Chest X-ray of a pneumonia caused by influenza and Haemophilus influenzae, with patchy consolidations, mainly in the right upper lobe (arrow)
Main symptoms of infectious pneumonia
The bacterium Streptococcus pneumoniae, a common cause of pneumonia, imaged by an electron microscope
Cavitating pneumonia due to MRSA as seen on a CT scan
A chest x-ray of a patient with severe viral pneumonia due to SARS
Pneumonia fills the lung's alveoli with fluid, hindering oxygenation. The alveolus on the left is normal, whereas the one on the right is full of fluid from pneumonia.
A chest X-ray showing a very prominent wedge-shaped area of airspace consolidation in the right lung characteristic of acute bacterial lobar pneumonia
CT of the chest demonstrating right-sided pneumonia (left side of the image)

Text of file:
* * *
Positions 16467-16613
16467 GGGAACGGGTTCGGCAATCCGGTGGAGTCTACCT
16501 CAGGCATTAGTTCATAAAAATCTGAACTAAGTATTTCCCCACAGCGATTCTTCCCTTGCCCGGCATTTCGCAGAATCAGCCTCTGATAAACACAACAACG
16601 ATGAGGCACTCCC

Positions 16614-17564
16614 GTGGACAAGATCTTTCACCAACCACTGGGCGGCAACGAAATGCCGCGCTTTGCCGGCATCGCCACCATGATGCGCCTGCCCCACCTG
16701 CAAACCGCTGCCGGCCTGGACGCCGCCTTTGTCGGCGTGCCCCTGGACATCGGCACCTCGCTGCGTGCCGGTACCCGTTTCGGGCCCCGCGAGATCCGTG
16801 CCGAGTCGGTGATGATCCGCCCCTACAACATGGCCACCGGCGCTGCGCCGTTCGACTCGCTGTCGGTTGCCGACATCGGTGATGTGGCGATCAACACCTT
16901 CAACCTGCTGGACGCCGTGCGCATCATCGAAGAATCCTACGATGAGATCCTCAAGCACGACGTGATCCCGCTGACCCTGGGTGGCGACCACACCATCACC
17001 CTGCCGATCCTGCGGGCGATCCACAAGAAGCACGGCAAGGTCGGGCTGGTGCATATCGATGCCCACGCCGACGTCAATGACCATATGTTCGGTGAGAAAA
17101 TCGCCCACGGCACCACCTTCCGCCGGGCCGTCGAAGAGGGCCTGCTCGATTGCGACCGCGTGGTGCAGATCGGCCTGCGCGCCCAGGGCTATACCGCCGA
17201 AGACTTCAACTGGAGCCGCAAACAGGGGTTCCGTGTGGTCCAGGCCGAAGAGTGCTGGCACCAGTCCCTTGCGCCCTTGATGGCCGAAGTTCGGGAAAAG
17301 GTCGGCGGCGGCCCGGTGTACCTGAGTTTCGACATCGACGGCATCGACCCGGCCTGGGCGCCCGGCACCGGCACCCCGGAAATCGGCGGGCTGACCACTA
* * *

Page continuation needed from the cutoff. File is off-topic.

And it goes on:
A pleural effusion: as seen on chest X-ray. The A arrow indicates fluid layering in the right chest. The B arrow indicates the width of the right lung. The volume of the lung is reduced because of the collection of fluid around the lung.
Deaths from lower respiratory infections per million persons in 2012
WPA poster, 1936/1937
Pneumonia seen by ultrasound
Right middle lobe pneumonia in a child as seen on plain X-ray

Symptoms typically include some combination of productive or dry cough, chest pain, fever, and difficulty breathing.

Peak flow meters are used to measure the peak expiratory flow rate, important in both monitoring and diagnosing asthma.

Asthma

Long-term inflammatory disease of the airways of the lungs.

Long-term inflammatory disease of the airways of the lungs.